Although we hear Antoinette's voice in the beginning of the film, Rochester's perspective seems to engulf all but the closing scene. Furthermore, the film moves to redeem him. In a peculiar way this begins with Rochester's passing out upon introduction to Antoinette and by his awkwardness following this meeting. His actions make him look foolish, but also less formidable. They are comical rather than tragic in effect. When Rochester learns that Antoinette is having second thoughts about marriage, he reluctantly concedes in the book that he "can't drag her to the Altar." This fact is deeply resented:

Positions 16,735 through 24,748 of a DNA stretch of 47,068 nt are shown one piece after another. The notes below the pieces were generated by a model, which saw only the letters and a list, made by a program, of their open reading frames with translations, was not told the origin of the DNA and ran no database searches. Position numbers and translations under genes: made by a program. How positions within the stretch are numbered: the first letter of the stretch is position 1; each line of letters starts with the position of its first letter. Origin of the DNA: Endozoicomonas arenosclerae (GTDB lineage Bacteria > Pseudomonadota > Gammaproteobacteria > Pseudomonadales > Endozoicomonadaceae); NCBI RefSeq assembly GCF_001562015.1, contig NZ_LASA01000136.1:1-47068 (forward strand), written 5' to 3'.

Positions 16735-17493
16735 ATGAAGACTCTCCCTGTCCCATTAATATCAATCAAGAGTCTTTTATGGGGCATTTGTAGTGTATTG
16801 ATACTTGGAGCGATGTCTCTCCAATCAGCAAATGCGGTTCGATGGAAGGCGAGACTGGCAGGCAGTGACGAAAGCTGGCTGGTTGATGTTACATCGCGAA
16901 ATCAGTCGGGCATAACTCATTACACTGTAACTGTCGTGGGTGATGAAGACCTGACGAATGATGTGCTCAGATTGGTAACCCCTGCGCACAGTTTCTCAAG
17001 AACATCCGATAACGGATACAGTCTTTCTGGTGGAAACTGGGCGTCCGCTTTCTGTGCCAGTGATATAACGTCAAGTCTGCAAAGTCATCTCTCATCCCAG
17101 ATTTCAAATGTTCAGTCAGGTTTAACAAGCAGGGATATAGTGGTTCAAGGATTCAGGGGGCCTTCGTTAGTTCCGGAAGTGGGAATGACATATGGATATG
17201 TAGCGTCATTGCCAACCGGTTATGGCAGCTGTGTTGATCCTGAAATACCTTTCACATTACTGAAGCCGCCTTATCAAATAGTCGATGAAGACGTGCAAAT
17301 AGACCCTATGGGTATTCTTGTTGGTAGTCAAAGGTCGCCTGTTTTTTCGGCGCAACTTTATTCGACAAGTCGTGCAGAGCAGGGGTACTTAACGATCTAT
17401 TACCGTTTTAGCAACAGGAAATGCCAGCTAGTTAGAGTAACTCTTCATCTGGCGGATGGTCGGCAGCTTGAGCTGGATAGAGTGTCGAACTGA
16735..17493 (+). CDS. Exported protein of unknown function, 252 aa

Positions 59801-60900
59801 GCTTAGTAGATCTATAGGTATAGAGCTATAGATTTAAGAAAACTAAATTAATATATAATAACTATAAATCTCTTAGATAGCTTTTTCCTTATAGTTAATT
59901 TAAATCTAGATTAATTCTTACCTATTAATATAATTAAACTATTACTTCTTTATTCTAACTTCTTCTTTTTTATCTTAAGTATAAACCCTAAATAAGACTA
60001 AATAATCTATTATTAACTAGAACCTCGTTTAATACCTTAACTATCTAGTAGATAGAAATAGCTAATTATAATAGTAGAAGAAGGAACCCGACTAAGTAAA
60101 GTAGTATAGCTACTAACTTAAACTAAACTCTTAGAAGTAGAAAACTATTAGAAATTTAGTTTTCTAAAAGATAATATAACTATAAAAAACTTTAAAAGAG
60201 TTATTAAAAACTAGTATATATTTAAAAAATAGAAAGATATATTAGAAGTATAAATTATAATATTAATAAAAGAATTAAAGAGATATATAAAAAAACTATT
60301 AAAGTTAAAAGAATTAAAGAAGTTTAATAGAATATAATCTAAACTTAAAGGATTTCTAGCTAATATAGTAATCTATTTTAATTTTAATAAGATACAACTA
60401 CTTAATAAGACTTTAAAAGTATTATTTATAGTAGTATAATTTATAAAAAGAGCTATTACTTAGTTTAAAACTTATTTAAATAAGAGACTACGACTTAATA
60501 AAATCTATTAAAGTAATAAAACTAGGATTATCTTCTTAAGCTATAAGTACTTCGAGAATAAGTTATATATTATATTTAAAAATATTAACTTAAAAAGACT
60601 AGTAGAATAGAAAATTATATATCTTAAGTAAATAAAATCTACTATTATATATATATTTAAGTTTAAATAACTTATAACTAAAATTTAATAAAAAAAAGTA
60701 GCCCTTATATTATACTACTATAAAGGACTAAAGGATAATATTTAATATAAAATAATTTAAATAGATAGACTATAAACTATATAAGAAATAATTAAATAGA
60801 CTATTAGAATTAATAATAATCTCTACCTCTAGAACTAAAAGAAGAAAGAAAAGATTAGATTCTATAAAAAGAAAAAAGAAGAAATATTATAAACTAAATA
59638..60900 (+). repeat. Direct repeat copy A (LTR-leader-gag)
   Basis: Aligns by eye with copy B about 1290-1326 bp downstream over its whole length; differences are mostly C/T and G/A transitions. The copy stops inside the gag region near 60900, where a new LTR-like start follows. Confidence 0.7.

Duigan revises Rochester's bullyish character by omitting these indignant lines and inserting instead the good-sportish: "I don't blame her" [for not wanting to marry me], and,
If the filmmaker cannot be reproached for introducing some levity via Rochester's fainting (a visual allusion to his general light-headedness in Jamaica), matters become more serious when this character's sadism is diluted by the film.